KIMS Doctors Appeal Enhanced Safeguards against Mosquito-Borne Diseases during Monsoon
Keep surroundings dry, wear full sleeves and apply anti-mosquito cream while venturing out
In wake of incessant rain and floods in several districts of Odisha, doctors at the city-based Kalinga Institute of Medical Sciences (KIMS) have appealed for enhanced safeguards to combat mosquito-borne disease.
The preventive measures include applying kerosene or mineral oil to standing water and keeping the surroundings dry. Besides, wearing full sleeves, applying anti-mosquito cream, (coconut oil in the absence of the former) while venturing out or using mosquito repellent should be followed religiously, suggested Dr. Krishna Mishra, Assistant Professor in the Department of Community Medicine (KIMS).
Mosquito-borne disease such as Malaria and Dengue has been a major source of concern for the healthcare sector in Odisha. Both the diseases have seen a spike in recent months and are feared to see a significant jump in wake of torrential rains. Symptoms of mosquito-borne diseases include fever, headache, joint pain, rashes, nausea and muscle pain.
“The government is already providing pre-treated mosquito nets and all migrated masses displaced by floods should use them regularly,” Dr Mishra said, adding families must observe a dry day once a week by keeping the surroundings dry as a good practice to prevent mosquito breeding. Door and window screening is also an effective measure to keep mosquitoes at bay.
On August 20th, the World celebrated Mosquito Day in remembrance of Nobel prize awardee Sir Ronald Ross who had discovered the link between mosquitoes and malaria. The day was observed to promote anti-malaria programmes and raise public awareness.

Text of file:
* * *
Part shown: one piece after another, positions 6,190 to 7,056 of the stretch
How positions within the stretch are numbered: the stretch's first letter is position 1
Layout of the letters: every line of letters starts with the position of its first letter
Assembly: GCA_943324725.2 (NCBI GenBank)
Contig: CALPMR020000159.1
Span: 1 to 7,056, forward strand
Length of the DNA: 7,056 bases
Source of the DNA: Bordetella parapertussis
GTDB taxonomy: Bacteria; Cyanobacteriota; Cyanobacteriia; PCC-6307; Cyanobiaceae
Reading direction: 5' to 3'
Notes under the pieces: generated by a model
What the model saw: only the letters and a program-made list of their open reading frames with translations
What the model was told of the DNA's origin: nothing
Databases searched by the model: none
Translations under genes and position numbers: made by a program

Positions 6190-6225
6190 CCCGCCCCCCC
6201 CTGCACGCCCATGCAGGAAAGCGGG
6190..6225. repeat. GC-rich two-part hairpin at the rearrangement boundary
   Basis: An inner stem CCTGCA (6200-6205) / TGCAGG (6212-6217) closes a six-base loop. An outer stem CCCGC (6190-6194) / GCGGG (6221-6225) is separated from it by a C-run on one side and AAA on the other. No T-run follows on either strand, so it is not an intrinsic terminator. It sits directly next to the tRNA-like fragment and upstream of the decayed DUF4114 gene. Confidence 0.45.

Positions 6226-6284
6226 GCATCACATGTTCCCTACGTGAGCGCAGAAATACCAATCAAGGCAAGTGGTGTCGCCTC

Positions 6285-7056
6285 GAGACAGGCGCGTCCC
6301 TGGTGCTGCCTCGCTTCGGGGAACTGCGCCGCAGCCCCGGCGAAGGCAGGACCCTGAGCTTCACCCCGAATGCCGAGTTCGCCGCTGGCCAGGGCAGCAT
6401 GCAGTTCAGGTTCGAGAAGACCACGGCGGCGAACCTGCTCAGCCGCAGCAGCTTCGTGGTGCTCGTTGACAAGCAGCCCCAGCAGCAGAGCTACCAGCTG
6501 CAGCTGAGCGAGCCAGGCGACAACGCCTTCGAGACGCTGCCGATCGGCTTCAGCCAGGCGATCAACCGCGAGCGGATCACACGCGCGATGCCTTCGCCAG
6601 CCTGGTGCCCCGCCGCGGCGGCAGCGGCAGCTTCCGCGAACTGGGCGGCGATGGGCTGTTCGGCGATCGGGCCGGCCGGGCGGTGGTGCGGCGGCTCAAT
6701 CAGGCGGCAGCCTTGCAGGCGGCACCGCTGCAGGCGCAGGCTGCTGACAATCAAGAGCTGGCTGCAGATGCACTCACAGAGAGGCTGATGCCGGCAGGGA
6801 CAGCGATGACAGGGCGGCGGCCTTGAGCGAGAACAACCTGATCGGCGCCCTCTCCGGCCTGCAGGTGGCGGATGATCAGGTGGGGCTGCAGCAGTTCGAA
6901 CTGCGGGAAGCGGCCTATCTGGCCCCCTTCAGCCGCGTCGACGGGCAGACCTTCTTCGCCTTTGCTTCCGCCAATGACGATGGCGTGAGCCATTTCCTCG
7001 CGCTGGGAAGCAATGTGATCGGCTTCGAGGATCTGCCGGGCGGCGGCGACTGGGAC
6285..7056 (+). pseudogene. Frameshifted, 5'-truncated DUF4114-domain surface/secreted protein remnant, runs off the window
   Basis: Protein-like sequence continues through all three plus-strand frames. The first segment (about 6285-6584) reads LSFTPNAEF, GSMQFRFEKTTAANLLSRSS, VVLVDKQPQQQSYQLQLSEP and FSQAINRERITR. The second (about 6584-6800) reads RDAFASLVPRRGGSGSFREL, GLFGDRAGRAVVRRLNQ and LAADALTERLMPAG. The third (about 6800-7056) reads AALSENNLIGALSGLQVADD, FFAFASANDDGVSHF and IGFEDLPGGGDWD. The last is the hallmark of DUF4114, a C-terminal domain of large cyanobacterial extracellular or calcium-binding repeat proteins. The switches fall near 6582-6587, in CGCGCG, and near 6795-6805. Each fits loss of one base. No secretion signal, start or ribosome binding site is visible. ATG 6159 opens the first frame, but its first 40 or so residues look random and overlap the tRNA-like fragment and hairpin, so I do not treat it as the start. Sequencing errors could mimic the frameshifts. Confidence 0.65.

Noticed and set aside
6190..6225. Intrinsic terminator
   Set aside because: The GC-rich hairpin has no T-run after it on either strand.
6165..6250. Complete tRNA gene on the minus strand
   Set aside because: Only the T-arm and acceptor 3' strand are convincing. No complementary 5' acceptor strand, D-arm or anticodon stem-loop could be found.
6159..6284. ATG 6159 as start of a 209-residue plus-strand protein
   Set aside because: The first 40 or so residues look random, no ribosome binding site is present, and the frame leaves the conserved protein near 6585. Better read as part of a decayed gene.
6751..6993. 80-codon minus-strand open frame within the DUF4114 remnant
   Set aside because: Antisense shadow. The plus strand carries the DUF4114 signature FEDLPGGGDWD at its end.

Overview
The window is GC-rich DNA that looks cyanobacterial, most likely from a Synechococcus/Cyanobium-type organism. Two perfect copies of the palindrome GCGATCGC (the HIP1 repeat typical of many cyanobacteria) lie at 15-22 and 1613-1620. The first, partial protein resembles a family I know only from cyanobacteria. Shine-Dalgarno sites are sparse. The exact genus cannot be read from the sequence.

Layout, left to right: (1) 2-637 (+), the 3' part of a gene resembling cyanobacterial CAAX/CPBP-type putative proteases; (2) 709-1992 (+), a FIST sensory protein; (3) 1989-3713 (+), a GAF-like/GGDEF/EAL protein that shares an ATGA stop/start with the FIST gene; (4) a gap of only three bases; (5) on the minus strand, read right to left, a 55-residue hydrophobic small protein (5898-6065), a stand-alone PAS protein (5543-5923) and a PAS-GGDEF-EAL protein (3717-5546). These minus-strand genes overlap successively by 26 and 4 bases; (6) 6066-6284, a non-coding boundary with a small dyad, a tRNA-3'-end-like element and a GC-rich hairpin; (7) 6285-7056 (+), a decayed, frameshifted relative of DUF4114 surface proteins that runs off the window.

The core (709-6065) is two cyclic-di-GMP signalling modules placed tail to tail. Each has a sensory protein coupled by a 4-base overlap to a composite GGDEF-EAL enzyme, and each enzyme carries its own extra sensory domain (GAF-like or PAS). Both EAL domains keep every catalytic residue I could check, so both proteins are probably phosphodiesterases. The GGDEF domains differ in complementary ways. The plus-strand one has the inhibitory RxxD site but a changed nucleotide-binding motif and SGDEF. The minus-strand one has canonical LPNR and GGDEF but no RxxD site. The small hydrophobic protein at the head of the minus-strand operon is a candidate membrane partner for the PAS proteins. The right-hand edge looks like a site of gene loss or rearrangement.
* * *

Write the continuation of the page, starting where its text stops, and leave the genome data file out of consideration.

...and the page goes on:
Worldwide about 5 lakh people on average succumb to malaria every year while 36,000 lives fall prey to dengue annually. The National Institute of Malaria Research in 2021 quoted a World Health Organisation (WHO) study that said that India accounted for a total of 83 percent of estimated malaria cases and 82 percent of estimated malaria deaths in 2020 in the South East Asia region. Another government study had estimated 1.6 lakh malaria cases countrywide in 2021 and 90 reported deaths.
“Mosquitoes responsible for malaria breed in such water and bite between 9 PM and 5 AM. Similarly, Dengue causes mosquito bites during the morning hours and they as well breed in clean water including ornamental pots. Household items that facilitate water accumulation must be cleaned regularly,” she said. Among the many approaches, Dr. Mishra said there is increased attention these days on genetically modified mosquitoes which may not be pathogenic for human beings.